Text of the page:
Persistent Pulmonary Hypertension and Histologic Chorioamnionitis in Preterm Infants: Controlled Study
Persistent pulmonary hypertension (PPHN) of the newborn is one of the most challenging acute disorders of postnatal transition with substantial morbidity and mortality. The aim of the study was to find if there is an association between persistent pulmonary hypertension and histologic chorioamnionitis in preterm infants. 27 preterm infants with echocardiographic evidence of PPHN within the first 3 days of life were eligible for the study. A matched control group of 27 patients was chosen according to gestational age, date of birth, and gender. Data collection included the need for respiratory support, use of nitric oxide oxygen supplementation, duration of rupture of membranes, blood culture, blood count, and C-reactive protein levels at birth and 12 h. Maternal clinical and laboratory data suggesting clinical chorioamnionitis Placentas of both groups were examined. Differences between groups were analyzed using two-tail t test, Kolmogorov–Smirnov test, Chi-square test. No statistically differences were found in all parameters compared between groups, except for a higher number of patients in the PPHN group who were treated by oxygen supplementation. An association was not found between the incidence of HCA and echocardiographic PPHN in preterm infants in the first 3 days of life.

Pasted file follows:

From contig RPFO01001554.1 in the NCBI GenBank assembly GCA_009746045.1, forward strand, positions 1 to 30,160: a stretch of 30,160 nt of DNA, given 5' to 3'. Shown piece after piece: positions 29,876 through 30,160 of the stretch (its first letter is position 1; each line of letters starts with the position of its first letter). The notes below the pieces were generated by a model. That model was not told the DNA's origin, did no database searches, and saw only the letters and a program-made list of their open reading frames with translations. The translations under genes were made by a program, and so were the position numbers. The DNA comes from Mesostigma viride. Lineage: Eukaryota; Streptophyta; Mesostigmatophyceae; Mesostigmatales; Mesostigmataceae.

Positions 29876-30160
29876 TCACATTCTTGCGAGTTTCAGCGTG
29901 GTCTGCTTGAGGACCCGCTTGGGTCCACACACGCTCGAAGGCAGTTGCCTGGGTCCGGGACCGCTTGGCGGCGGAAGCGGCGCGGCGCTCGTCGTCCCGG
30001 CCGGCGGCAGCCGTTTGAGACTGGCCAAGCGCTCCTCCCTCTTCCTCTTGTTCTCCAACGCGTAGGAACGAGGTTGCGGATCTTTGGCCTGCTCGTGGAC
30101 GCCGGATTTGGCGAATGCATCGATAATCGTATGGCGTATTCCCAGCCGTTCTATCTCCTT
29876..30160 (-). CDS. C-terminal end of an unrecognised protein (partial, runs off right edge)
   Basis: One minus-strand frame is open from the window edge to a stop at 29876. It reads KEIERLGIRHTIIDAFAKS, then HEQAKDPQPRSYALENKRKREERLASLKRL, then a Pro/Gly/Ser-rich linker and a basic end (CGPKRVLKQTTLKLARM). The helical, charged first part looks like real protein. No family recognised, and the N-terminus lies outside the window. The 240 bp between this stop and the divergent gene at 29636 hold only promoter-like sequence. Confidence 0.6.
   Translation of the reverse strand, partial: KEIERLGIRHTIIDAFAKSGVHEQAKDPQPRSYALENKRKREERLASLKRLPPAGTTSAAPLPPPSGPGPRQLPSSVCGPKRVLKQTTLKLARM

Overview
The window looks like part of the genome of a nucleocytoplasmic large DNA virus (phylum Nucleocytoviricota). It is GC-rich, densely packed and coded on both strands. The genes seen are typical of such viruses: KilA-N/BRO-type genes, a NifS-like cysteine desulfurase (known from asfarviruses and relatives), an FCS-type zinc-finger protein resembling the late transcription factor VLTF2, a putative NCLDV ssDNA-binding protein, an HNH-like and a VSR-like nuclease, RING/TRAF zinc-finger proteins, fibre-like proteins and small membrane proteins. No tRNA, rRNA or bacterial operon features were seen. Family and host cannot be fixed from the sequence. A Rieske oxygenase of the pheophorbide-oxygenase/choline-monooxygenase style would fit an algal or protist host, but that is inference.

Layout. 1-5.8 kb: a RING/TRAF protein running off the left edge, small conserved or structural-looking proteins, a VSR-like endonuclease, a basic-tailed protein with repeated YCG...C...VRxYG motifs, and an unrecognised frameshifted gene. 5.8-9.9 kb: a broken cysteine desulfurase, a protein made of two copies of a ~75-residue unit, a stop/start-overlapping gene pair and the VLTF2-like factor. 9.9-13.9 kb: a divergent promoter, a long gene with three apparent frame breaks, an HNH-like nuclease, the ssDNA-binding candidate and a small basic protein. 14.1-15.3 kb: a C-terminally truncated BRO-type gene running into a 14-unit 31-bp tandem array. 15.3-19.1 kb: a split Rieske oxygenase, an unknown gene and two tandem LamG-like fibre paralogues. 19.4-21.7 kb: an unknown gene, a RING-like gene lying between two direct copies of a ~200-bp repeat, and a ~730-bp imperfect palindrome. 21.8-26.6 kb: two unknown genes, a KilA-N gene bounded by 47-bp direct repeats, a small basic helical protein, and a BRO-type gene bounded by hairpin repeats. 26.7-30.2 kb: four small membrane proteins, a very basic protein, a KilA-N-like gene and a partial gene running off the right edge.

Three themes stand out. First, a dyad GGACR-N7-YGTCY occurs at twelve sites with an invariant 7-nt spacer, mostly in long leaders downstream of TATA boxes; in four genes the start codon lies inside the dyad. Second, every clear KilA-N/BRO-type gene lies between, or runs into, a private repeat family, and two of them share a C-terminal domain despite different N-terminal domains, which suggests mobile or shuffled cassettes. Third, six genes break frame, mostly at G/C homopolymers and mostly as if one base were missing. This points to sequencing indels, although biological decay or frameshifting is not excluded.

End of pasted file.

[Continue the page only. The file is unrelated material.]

KeywordsPreterm newborn Pulmonary hypertension Histologic chorioamnionitis
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Conflict of interest
The authors declare no conflict of interest.
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